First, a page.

If I suggested to a woman I'd just met that we have coffee, I'd probably really mean... tea.
Faust, Another possibility--guys who do this sort of stuff are not necessarily scary, they're just a nuisance. I used to live in Boston (a long time ago) and lie around on the Esplanade on summer days, and it was irritating having to get rid of guys who didn't want to read the cues (like my head being in a book). They weren't a threat or anything, they were just intrusive. I used to rant about why it had to be my job to get rid of them, instead of their job to read the cues. Sounds to me like Elevator Guy was one of these cue-ignorers. Is it sexist to be a cue-ignorer? Not sure. Some women are cue-ignorers too. There's an element of sexism if a guy's a cue-ignorer because he thinks it's his right, as a man, to be constantly on the make, no matter what the cues.
Aeolus, Cuz we are older now sometimes it's just about the beverages. Weep!
there's actually one of those great RSA animations made from that Pinker's presentation
That video was great! Thanks unreadable name person!
Wow, that was great. I had to make it a separate post.
Well expressed! Your thoughts on this "elevatorgate" are very close to me own. See my essay:
During the Watson talk, Dawkins may have been jotting down a note to respond somehow about it but I didn't pick up much of an emotional reaction from him there. (So would it be sexist of me to admire your "feminine intuition" on that?)
With regard to Watson's alleged misrepresentation of Kirby, it seems like a pretty fine line to me. Kirby did say that she didn't think there was sexism based on not having seen any but technically that's not an argument from ignorance if what she really means is "not much" rather than none and if the extent her observation has been sufficient to justify her conclusion (which I agree with you it probably has).
But I think they are talking about different kinds of sexism. Watson explicitly denies that she is referring to a patriarchal conspiracy and her main complaint (especially in the EG video) is about a perceived pattern of objectification (which she presumably feels to a greater degree at those conventions than in other contexts she is used to). And having been everything from a horny teenager to a dirty old man myself, I can well imagine that she is right (and also that Kirby's more conservative manner may make her less likely to become the object of unwelcome attention).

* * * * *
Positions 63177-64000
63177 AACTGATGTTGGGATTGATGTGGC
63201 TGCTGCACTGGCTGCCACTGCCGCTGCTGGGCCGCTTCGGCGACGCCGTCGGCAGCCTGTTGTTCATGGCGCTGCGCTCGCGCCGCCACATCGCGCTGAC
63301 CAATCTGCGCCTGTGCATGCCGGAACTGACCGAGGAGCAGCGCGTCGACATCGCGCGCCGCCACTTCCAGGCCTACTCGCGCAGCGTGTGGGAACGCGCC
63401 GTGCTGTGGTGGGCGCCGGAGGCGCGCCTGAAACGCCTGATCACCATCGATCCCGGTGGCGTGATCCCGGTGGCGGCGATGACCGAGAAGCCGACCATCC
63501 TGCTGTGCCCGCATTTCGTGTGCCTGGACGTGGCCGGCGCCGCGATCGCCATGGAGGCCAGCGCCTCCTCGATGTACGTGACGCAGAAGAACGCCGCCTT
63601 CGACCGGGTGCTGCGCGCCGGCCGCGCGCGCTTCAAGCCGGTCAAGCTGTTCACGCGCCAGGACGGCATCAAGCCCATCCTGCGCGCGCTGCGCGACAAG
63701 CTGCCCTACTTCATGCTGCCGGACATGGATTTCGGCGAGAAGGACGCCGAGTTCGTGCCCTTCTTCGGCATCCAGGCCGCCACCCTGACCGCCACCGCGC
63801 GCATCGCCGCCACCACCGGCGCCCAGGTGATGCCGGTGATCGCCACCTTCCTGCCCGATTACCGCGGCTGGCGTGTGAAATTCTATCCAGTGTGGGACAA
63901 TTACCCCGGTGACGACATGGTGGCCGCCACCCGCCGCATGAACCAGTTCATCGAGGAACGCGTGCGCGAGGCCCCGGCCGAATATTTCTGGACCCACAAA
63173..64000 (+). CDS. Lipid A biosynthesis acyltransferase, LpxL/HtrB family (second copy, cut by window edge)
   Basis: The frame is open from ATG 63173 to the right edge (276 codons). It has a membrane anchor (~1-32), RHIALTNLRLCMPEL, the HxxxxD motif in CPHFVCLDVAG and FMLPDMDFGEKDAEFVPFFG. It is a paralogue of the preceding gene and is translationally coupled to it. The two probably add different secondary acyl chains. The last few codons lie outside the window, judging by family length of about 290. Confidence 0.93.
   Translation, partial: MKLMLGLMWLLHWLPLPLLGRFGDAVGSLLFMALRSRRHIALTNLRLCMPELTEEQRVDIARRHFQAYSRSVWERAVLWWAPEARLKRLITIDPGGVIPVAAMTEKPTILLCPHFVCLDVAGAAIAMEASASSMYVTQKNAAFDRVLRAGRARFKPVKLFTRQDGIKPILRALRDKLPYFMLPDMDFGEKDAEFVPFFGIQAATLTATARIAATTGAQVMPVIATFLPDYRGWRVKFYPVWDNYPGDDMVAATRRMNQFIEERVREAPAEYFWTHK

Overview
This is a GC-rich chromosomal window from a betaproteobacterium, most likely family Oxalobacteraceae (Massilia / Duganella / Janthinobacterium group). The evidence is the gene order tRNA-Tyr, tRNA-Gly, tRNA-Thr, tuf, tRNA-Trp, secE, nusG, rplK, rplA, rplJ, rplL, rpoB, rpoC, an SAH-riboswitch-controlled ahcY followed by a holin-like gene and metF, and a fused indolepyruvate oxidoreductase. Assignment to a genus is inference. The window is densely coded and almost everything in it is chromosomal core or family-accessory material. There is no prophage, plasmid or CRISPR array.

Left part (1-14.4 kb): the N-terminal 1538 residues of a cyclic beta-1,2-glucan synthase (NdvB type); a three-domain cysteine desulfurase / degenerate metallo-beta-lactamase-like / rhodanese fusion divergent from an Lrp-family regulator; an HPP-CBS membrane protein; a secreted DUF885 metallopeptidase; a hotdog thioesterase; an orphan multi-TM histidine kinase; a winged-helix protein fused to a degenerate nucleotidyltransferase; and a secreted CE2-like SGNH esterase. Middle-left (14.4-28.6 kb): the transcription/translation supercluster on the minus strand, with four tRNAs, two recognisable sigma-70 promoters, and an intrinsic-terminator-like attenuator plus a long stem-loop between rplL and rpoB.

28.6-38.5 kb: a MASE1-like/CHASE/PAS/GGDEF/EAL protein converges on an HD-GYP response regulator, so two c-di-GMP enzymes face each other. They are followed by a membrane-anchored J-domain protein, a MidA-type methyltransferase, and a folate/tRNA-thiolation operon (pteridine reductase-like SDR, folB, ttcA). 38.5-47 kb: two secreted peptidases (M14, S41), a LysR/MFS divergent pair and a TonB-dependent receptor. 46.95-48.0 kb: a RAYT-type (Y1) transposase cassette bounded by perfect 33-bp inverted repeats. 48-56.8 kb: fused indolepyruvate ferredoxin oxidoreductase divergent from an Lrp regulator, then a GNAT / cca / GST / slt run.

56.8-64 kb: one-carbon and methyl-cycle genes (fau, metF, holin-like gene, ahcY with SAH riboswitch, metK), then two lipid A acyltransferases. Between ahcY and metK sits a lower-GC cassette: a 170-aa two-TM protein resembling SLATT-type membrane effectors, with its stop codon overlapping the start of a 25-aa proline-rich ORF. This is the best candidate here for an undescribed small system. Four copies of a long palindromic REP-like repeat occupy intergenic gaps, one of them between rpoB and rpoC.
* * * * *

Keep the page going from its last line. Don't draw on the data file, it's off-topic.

Also, having experienced gay propositions, I can say that, even though most gays are less threatening than the average male, when unwelcome propositions come from someone bigger and stronger in an isolated situation, then they can indeed feel threatening - and I also know from other experience that some males can be unpredictably violent.
So I have no doubt that fear of uncomfortable situations may well be deterring some women from participating in things. Just because these aren't the greatest sufferings in the universe is no reason to belittle those who express them, and to respond to censure for that error by denying that they cause any pain at all is, well, hard to understand as the response of a reasonable person.
So I do think Dawkins has a problem at this point, and if he doesn't deal with it pretty soon I'll have to suspect that he really does "have a problem".
Perhaps Dawkins was responding to exaggerations in the blogosphere
Well, where did Dawkins make his reply?
Did he make it on his website and address it to Rebecca? No.
Ah, then he went to Rebecca's website, replying directly to her sentiments there? Nope.
He replied on a thread at Pharangula, I think we can assume the bulk of his vitriol was intended for the commenters at that place where there was an awful lot of exaggeration and silliness going on.
PZ Myers later even admitted to basically agreeing to what Dawkins was saying, except that he thought Dawkins was making Rebecca's situation out to be 'zero-bad', this provision can be safely ignored since PZ Myers then went on to explicitly say that Stef McGraff suffered 'zero-bad' when Rebecca Watson deemed her a misogynist and rape-supporter to a crowd of supporters.
If anything, this has boosted by respect for Dawkins whilst simultaneously disgusting me how the narrative of "Dawkin's reply to Rebecca" has taken hold with lazy journalists as well as the disgusting nature of PZ Myers' hypocracy.